• Recent global warming is real and not significant in the long record of climate change on earth, though we should keep an eye on it.
  • There exists an immaterial force for goodness that is called God and by many other names. It is benign and intelligent, and occasionally directs those open to his insights and revelations to better outcomes.
  • We have received revelations.
  • I do not have an accurate, comprehensive, and correct picture of all that is going on. No one else does either.
  • Tolerance is required because of the preceding point.
  • Measures to control COVID were a foretaste of future totalitarian social controls that will be needed for a meatless future where we shiver in the cold, cold designed by globalists to immiserate us. See first bullet.
  • Gain of function research associated with COVID was paid for by American sources.

I do not believe:

  • That the governments and ruling classes of this world give a damn for the fate of the average person.
  • I do not believe in the benign intentions of those forces associated with the World Economic Forum, the Davos crowd, or the global warming climate emergency.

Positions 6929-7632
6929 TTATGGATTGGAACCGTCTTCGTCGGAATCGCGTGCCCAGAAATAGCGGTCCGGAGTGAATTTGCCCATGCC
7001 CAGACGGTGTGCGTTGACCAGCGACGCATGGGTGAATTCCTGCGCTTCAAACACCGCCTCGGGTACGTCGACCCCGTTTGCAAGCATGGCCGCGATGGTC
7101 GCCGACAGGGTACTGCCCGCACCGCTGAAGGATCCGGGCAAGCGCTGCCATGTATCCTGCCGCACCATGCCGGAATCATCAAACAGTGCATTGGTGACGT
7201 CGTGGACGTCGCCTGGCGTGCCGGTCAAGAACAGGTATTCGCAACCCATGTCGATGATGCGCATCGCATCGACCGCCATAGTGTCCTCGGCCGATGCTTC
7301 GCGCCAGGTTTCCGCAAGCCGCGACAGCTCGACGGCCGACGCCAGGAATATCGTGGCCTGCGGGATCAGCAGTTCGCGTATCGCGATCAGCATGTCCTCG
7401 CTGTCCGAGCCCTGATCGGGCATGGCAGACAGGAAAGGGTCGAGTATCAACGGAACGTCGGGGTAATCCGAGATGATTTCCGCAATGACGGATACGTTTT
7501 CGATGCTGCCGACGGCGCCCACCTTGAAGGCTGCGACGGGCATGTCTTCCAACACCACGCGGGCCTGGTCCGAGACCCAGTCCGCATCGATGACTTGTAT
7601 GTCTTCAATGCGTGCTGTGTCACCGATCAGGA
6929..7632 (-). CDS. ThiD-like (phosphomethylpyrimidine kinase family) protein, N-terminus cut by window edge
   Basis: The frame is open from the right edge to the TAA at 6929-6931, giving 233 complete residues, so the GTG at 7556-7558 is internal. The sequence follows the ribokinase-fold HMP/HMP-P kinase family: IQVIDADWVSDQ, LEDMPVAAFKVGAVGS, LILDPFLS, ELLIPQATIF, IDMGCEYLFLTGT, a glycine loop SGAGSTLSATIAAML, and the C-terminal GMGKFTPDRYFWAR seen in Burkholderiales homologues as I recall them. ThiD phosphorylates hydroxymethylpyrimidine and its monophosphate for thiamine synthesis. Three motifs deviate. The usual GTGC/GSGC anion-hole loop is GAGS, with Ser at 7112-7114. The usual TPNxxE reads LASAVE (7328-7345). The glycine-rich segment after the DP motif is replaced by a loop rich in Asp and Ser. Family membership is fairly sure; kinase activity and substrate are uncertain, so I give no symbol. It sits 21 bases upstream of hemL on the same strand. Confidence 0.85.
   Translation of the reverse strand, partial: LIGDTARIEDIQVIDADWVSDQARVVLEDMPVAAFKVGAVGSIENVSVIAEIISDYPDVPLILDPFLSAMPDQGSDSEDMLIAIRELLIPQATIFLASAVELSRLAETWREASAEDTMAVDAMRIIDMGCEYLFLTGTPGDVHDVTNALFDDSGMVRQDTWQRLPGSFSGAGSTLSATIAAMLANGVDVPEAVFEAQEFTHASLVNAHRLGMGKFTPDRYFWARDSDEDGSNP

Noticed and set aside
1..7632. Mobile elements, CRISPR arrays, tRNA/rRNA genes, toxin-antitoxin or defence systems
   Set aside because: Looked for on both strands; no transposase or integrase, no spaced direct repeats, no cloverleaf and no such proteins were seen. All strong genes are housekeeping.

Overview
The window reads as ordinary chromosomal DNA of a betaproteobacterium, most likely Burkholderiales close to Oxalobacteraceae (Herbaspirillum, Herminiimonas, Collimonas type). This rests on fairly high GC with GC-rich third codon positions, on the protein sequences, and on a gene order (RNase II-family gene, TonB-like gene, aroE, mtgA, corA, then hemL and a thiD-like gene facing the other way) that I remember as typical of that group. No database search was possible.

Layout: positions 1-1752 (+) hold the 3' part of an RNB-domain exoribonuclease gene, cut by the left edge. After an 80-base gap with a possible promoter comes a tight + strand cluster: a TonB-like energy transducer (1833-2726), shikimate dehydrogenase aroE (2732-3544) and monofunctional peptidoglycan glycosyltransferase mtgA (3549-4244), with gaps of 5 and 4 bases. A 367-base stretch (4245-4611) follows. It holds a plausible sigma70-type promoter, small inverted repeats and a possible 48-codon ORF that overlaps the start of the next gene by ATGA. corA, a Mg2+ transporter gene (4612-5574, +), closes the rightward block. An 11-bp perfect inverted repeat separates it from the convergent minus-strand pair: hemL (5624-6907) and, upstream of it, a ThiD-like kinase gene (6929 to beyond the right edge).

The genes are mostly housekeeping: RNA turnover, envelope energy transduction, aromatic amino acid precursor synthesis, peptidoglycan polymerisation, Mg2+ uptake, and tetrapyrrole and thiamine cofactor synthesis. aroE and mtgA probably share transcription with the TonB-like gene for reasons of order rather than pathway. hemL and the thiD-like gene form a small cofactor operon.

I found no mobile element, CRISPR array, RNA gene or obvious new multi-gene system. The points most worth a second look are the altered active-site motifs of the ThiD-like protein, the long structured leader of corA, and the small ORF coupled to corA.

• That the government of Canada is in good hands. (The first three bullets here are the same thing said in different ways).
  • That all people are equal in many significant senses of the word equal. Inevitably this includes peoples as well as people.
  • That though evolution is true, that natural selection or sexual selection as Darwin has explained them are sufficient explanations. Good try though!
  • That materialism is a sufficient explanation. The world is far more and greater than matter and its motions.
  • COVID was not a natural event but was an engineered plague that was either deliberately or accidentally released from the Wuhan Institute for Virology.


Most of what I blog is a commentary on the above. And with that, I will call it a day.





Your daily dose of doom

HD wallpaper: skeleton chair ruin hdr, abandoned, obsolete, damaged, decline  | Wallpaper Flare

Sean Speer interviews Andrew Potter. Potter sets out his case:

“Here are the factors. One is what Tyler Cowen, the economist, calls the “great stagnation” to convey the three- or four-decade-long stagnation in technological development, innovation, and economic growth that has been going on since the 1970s.